Wednesday, June 8, 2011

Holzers' Haunted History

Hans Holzer was a renowned paranormal researcher and journalist who wrote more than 140 books. He was a mainstream success within paranormal pop culture, as well as with the dedicated community. After he passed away, his daughter Alexandra took up the mantle and continues to follow in her father's footsteps. This recurring feature written by Alexandra explores the work of both Holzers and provides insight into their unique relationship as First and second generation paranormalists blazing a ghostly trail for the past, present and future in science and metaphysics."

"That's just preposterous!" My father said in regards to hearing Hollywood's take on ghosts and the field itself.

Hans and Alexandra reading each other's books
He was mindful and respectful to those who disagreed with him or his work, however he wasn't one to cater to those in disagreement. He had big para-balls and was not about to allow anyone to stand in the way of his integrity, research and goals. At times he came off as a brash, know-it-all, but at the end of the day, he'd give you the odd-looking and smelling shirt off his back.

To be a paranormal investigator in today's times has taken on many meanings since father's day. When you are a pioneer, you have created a piece from within - using what history has left over like an old slice of pizza and mixing it together, forming a recipe of unconquered territory for others to follow in your wake. It is up to the individual who seeks out this form of research and work to want to better comprehend what happens when one passes or does not pass, to adhere to certain protocols and maybe one day becoming a pioneer themselves. (Although this is now a rarity in the field when today's pioneers can be somewhat cocky.)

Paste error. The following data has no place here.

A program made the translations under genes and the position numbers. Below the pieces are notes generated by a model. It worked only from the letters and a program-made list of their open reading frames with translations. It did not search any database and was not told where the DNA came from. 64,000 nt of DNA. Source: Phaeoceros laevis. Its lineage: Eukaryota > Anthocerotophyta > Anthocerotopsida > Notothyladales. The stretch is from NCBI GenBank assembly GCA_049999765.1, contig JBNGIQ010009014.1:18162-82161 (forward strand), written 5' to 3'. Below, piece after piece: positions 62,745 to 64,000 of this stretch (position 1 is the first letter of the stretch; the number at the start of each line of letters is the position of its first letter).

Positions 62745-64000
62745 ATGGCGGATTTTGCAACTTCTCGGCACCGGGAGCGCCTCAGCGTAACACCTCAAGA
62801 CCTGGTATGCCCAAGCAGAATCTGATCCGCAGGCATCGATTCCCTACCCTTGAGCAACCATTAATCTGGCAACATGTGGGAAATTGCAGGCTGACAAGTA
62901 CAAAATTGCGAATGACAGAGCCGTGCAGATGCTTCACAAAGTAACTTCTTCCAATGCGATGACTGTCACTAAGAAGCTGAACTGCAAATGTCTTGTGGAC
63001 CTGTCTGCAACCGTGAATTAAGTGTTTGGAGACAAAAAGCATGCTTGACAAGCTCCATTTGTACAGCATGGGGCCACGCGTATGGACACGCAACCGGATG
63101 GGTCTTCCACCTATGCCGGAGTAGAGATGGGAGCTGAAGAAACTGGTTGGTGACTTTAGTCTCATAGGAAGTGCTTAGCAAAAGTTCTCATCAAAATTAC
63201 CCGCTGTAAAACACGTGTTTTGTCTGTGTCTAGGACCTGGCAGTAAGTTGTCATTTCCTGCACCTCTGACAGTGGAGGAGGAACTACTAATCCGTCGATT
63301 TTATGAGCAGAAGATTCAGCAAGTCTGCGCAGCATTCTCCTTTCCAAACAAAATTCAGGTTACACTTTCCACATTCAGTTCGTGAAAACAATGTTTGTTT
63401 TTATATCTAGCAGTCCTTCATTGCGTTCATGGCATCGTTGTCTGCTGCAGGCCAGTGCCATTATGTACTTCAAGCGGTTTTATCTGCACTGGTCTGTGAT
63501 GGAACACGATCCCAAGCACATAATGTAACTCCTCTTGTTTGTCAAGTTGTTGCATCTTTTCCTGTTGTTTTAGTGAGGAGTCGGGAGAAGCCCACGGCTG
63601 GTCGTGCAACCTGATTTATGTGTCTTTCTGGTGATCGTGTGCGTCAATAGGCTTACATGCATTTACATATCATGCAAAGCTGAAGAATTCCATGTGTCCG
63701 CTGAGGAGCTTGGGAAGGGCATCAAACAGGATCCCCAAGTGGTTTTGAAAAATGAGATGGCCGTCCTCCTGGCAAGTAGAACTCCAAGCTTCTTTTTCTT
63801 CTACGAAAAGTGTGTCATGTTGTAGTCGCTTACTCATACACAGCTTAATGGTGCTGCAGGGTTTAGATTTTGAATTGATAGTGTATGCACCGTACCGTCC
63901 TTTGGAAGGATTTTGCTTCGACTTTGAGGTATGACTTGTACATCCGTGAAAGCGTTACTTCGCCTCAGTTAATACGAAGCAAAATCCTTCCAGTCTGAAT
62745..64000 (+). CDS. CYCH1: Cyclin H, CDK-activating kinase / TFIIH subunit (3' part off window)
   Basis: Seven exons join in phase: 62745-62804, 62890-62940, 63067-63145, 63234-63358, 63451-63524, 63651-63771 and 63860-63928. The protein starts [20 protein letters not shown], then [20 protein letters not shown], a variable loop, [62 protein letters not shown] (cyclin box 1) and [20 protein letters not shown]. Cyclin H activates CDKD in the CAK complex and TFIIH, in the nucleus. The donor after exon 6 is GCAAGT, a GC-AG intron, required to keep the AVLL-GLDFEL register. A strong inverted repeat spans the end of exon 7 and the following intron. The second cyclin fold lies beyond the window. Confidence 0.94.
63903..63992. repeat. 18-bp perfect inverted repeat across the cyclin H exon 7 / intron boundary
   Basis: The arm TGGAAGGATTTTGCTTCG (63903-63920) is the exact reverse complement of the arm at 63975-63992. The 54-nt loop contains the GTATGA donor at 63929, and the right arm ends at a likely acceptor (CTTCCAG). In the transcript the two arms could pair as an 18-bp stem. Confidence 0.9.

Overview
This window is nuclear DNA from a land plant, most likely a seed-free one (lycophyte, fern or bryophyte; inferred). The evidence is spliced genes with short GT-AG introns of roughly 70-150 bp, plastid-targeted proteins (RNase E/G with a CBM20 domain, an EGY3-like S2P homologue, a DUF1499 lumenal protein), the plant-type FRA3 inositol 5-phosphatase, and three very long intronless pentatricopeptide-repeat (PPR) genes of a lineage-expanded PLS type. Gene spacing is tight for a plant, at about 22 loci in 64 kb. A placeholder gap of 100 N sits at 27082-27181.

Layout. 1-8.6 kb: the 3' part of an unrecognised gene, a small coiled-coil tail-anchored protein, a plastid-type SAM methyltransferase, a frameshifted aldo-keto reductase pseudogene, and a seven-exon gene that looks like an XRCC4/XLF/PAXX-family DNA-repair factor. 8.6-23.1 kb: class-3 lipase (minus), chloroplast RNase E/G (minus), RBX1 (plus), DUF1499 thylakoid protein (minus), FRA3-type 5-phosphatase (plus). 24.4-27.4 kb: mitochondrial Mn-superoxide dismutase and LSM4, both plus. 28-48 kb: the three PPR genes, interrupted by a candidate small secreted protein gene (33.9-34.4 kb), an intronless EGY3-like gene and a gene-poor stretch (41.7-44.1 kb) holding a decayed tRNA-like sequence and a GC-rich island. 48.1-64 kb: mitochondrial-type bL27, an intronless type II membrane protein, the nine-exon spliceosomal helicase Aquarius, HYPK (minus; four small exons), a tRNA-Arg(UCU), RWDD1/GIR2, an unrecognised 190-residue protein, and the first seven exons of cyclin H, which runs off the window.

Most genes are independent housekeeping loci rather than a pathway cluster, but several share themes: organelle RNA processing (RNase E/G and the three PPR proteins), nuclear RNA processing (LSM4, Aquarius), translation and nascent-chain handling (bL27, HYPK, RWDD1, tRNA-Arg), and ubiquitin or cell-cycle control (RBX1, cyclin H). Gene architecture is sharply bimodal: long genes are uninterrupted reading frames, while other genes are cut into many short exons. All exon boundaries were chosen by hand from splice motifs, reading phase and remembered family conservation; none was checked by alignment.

Pioneering aside, what about Hollywood and it's depiction of a ghost and the people who really hunt them down? Typically, tt sounds like a Van Helsing meets Ghostbusters. And you know what? It sells. Hollywood knows that. We know it, and it's fine. We can enjoy it for entertainment value (after all, you are reading this on a site dedicated to the entertainment of the unexplained!).

My father himself mingled with some of the top actors of his time, when Hollywood was dapper and sophisticated. He still thought much of it was "utter nonsense." When a reporter asked him why, he'd say, "This thing about ghosts and, well, some of it is just crap!" And isn't it? That doesn't mean it's not fun and worthless. In fact, he actually quite liked parts of Ghost - although it may be because he liked Demi (my father had many photos of beautiful women in his office, not all of them my mother, either!).

Anyhow, the point of all this is to say, we should be enjoying the paranormal and take in the entertainment of it, but if you want to be taken seriously and break new ground as a pioneer, go beyond the pop culture to get the high culture of the supernatural.

If I may be so bold, I'd suggest you begin by checking out his book Ghosts by Black Dog and Leventhal Publishers. The case work, thought process and outcome he covers in this book will really set up the groundwork for an appreciation of our history and where are we in terms of what we see on the television today; it is a drastic difference and one that is crucial in understanding if you're to be a hunter of the unknown.

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